Pounding heart, chest pains, lightheadedness or dizziness, nausea, shortness of breath, shaking or trembling, choking, fear of dying, sweating, feelings of unreality, numbness or tingling, hot flashes or chills, and a feeling of going out of control or going crazy.

Formal Diagnosis

Either four attacks within four weeks or one or more attacks followed by at least a month of persistent fear of having another attack. A minimum of four of the symptoms listed above developed during at least one of the attacks. Most panic attacks last only a few minutes, but they occasionally go on for ten minutes, and, in rare cases, have been known to last for as long as an hour. They can occur at any time, even during sleep.

Treatment

Cognitive behavioral therapy and medications such as high-potency anti-anxiety drugs like alprazolam. Several classes of antidepressants (such as paroxetine, one of the newer selective serotonin reuptake inhibitors) and the older tricyclics and monoamine oxidase inhibitors (MAO inhibitors) are considered “gold standards” for treating panic disorder. Sometimes a combination of therapy and medication is the most effective approach to helping people manage their symptoms. Proper treatment helps 70 to 90 percent of people with panic disorder, usually within six to eight weeks.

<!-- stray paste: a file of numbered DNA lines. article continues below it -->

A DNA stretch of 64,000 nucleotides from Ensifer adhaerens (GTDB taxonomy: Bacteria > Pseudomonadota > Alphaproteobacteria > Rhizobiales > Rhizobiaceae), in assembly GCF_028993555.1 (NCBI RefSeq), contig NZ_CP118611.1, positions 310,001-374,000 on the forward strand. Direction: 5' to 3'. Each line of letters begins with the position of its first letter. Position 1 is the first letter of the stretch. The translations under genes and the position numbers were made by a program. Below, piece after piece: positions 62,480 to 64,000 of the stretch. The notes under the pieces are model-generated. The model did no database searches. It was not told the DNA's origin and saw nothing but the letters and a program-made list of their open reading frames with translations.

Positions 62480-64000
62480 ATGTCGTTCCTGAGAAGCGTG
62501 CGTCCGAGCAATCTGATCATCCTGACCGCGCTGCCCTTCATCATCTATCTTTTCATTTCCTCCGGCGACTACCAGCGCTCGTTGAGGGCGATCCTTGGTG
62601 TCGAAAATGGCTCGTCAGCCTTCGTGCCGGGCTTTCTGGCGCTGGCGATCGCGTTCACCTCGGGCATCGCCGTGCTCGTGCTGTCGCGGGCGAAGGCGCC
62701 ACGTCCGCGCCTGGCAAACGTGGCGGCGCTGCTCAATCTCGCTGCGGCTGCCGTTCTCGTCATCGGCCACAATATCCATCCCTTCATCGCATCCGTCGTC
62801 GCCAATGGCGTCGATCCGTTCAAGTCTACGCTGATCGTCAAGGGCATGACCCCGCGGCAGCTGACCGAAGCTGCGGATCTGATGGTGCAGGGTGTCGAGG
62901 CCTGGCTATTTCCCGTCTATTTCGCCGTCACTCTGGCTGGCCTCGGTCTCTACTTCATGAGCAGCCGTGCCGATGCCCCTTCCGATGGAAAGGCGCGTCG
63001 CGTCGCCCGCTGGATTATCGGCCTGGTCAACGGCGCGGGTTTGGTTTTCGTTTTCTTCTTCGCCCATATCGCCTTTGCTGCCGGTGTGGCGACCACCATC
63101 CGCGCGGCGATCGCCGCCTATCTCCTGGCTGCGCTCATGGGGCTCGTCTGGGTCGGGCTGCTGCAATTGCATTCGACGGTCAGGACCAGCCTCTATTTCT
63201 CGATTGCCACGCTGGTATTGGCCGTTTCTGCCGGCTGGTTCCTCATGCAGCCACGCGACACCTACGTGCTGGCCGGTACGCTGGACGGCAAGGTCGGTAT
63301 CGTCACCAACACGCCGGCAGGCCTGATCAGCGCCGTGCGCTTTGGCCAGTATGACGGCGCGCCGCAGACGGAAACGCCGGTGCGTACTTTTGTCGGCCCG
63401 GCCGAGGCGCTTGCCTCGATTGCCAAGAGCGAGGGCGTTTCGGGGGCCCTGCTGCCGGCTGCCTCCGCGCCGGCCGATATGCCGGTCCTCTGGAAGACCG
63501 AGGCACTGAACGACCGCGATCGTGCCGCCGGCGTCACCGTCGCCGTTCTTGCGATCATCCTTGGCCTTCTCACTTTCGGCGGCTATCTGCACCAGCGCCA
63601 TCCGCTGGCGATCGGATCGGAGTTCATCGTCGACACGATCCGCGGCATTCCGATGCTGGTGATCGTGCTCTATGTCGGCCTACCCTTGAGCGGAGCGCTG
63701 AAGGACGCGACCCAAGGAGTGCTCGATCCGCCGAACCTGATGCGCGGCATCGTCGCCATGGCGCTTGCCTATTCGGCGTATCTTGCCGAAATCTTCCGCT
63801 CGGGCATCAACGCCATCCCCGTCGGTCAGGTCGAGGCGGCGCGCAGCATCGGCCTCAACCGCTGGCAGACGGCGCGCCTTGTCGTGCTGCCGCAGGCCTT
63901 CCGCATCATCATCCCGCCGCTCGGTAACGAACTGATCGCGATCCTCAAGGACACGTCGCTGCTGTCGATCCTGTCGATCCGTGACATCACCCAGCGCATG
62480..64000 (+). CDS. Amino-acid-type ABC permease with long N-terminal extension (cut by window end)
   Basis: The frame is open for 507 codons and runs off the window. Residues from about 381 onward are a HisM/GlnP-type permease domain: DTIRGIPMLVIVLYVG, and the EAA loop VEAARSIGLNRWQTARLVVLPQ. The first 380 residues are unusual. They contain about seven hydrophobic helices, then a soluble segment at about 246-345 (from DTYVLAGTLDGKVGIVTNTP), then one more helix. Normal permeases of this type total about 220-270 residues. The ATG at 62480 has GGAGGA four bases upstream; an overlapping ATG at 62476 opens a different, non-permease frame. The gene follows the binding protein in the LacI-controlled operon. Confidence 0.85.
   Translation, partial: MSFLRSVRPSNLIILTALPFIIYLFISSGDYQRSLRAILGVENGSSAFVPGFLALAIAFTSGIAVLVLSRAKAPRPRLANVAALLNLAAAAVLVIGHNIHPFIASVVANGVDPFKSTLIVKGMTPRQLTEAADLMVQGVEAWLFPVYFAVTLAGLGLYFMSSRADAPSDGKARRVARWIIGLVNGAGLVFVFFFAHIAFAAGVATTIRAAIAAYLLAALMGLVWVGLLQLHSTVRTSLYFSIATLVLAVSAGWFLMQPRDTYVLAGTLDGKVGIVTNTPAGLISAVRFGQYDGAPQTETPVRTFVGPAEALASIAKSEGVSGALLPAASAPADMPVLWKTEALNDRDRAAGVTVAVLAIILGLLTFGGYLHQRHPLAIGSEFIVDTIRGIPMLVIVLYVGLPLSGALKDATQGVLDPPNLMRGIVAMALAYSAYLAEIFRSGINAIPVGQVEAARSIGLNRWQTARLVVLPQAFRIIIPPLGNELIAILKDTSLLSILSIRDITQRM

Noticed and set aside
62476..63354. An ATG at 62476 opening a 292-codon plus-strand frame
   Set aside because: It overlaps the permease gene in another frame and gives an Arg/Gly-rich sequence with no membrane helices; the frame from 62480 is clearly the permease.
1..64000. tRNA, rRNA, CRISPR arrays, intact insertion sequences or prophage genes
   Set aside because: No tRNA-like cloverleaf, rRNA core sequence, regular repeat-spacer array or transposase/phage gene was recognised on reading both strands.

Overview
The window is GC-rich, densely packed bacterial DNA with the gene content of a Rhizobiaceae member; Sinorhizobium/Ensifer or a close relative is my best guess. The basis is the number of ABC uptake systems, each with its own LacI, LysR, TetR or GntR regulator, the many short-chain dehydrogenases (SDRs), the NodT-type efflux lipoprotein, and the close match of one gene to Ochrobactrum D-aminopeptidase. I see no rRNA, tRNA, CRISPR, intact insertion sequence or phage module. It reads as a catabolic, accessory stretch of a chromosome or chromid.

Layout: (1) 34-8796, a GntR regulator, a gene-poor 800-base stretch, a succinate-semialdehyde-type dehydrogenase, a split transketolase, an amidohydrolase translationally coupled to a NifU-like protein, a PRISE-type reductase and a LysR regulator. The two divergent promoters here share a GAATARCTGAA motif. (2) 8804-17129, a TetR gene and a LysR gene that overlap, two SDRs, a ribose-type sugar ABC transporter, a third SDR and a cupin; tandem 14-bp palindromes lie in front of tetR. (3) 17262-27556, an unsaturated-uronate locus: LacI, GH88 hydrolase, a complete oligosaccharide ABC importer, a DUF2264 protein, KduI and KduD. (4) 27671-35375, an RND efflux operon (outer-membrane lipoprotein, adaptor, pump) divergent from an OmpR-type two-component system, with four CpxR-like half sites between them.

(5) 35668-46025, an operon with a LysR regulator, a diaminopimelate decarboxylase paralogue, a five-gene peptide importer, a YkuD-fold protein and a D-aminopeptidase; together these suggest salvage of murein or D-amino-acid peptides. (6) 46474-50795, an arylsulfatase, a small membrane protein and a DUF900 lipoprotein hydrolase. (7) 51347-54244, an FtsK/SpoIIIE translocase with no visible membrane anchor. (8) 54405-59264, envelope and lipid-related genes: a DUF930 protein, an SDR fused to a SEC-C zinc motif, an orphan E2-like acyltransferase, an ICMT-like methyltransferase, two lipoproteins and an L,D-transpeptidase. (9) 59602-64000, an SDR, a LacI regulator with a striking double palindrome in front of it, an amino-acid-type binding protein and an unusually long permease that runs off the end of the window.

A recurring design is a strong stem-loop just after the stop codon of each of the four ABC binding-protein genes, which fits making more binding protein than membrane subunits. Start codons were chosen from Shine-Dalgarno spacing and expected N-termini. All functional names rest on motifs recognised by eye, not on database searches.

Phobias

Most of us steer clear of certain, hazardous things. Phobias however, are irrational fears that lead people to altogether avoid specific things or situations that trigger intense anxiety. Phobias occur in several forms, for example, agoraphobia is the fear of being in any situation that might trigger a panic attack and from which escape might be difficult. Social phobia is a fear of being extremely embarrassed in front of other people. The most common social phobia is fear of public speaking.

Symptoms

Many of the physical symptoms that accompany panic attacks – such as sweating, racing heart, and trembling – also occur with phobias.

Formal Diagnosis

The person experiences extreme anxiety with exposure to the object or situation; recognizes that his or her fear is excessive or unreasonable; and finds that normal routines, social activities, or relationships are significantly impaired as a result of these fears.

Treatment

Cognitive behavioral therapy has the best track record for helping people overcome most phobic disorders. The goals of this therapy are to desensitize a person to feared situations or to teach a person how to recognize, relax, and cope with anxious thoughts and feelings. Medications, such as anti-anxiety agents or antidepressants, can also help relieve symptoms. Sometimes therapy and medication are combined to treat phobias.